The holidays of winter often bring to mind the image of a full table—and a full stomach. We gather with friends and family and feast merrily on pies and potatoes, turkey and ham and all of the fixings that many of us dearly enjoy.
There is another side to that pretty picture, however.
What if our extra consumption of calories during the winter is fueled not by good cheer and companionship, but by anxiety? And, further, what if it’s not the gathering of loved ones that we most look forward to, but the food that we can’t get out of our minds?
Also, while we may welcome gatherings with friends and family, they do bring with them extra stress and preparation. Add to the mix the anxiety caused by a sputtering economy, and many of us might find ourselves reaching for “comfort” food.
An anxiety-provoked behavior, such as overeating, is an attempt to cope with that anxiety, but as with most such behaviors, it can become a problem itself. Overeating can become a...
The impact of stress accumulates, and, beyond the ongoing, regular stress that comes from living in our high-impact culture, specific life events can really knock us for a loop. Even happy changes can cause bumps in the road, which we register both physically and emotionally. While we can’t eliminate stress from our lives, we can learn where our hot spots are and how to best reduce and manage the stress we do experience.
You won’t be scored at the end, but answer true or false to the following questions, and elaborate a bit on those that feel especially relevant.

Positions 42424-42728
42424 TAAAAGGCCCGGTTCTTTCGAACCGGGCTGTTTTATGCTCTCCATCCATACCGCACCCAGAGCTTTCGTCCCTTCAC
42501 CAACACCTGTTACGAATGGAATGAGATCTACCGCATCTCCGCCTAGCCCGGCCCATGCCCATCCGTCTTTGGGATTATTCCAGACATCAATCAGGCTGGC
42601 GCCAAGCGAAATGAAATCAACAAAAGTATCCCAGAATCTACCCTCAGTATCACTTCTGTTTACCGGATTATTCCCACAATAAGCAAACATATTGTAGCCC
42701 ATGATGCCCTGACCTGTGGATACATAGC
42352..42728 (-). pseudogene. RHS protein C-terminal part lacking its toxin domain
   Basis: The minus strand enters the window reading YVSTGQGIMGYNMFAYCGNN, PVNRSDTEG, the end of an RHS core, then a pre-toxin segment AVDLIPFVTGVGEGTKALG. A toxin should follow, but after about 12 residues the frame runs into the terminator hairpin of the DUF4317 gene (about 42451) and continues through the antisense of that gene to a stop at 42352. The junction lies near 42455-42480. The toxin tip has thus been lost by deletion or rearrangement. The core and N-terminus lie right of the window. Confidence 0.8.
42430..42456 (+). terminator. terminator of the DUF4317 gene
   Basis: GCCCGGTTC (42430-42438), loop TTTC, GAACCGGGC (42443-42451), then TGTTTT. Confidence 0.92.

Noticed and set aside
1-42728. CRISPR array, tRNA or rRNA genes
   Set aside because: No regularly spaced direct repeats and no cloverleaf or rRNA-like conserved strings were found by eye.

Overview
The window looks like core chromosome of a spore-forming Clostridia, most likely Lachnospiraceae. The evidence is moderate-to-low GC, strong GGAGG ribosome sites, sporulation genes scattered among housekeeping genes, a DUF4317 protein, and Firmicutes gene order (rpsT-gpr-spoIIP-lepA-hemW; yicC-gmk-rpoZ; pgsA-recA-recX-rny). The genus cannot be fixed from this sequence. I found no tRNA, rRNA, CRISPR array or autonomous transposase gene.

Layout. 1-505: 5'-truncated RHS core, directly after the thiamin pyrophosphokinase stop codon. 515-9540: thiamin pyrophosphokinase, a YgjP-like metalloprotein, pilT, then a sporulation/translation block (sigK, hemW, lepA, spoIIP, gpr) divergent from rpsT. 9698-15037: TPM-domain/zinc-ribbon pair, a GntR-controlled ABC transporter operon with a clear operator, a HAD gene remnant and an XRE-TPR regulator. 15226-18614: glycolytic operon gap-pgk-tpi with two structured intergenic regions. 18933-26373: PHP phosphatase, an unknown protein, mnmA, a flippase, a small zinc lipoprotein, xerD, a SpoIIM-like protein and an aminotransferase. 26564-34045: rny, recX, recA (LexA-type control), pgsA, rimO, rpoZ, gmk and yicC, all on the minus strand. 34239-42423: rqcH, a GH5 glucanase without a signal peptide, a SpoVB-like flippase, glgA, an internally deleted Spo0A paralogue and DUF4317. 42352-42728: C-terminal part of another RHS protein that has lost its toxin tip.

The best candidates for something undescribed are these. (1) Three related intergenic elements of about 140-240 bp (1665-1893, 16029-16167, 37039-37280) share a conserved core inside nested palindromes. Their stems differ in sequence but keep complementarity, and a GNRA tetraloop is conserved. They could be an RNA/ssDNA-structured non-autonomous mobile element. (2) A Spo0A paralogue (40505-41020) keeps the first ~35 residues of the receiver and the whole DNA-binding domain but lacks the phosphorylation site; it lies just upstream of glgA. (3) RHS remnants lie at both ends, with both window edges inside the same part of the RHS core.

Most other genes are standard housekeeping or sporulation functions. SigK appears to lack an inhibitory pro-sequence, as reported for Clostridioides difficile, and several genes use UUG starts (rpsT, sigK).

T /F 1. I set the pace for the day by beginning with peaceful thinking either through reading an inspiring passage, saying a prayer or acknowledging the gift of a fresh, new day.
T /F 2. Throughout the day I live in the moment. I don’t brood about a past event or fret about the future.
T /F 3. Each day I do something physical even if it’s just a walk around the...
“My candle burns at both ends/it will not last the night.” —Edna St. Vincent Millay
Burnout resists simple definition because it affects so many aspects of an individual’s life. In their book, Beyond Burnout, authors David Welch, Donald Medeiros and George Tate, describe burnout as a condition that affects us physically, intellectually, emotionally, socially and spiritually.
One of the first physical symptoms of burnout is fatigue. Intellectually, there may be a loss of creativity and sharpness in problem solving; cynicism may replace enthusiasm. Emotionally, the loss of dreams and expectations can result in feelings of helplessness and depression. In the social realm, isolation overtakes feeling of involvement, and spiritually, the person experiencing burnout may feel a lack of meaning or purposelessness to her life.
According to a recent study, one in three Americans is expected to burn out on the job in the near future and, in the two years preceding...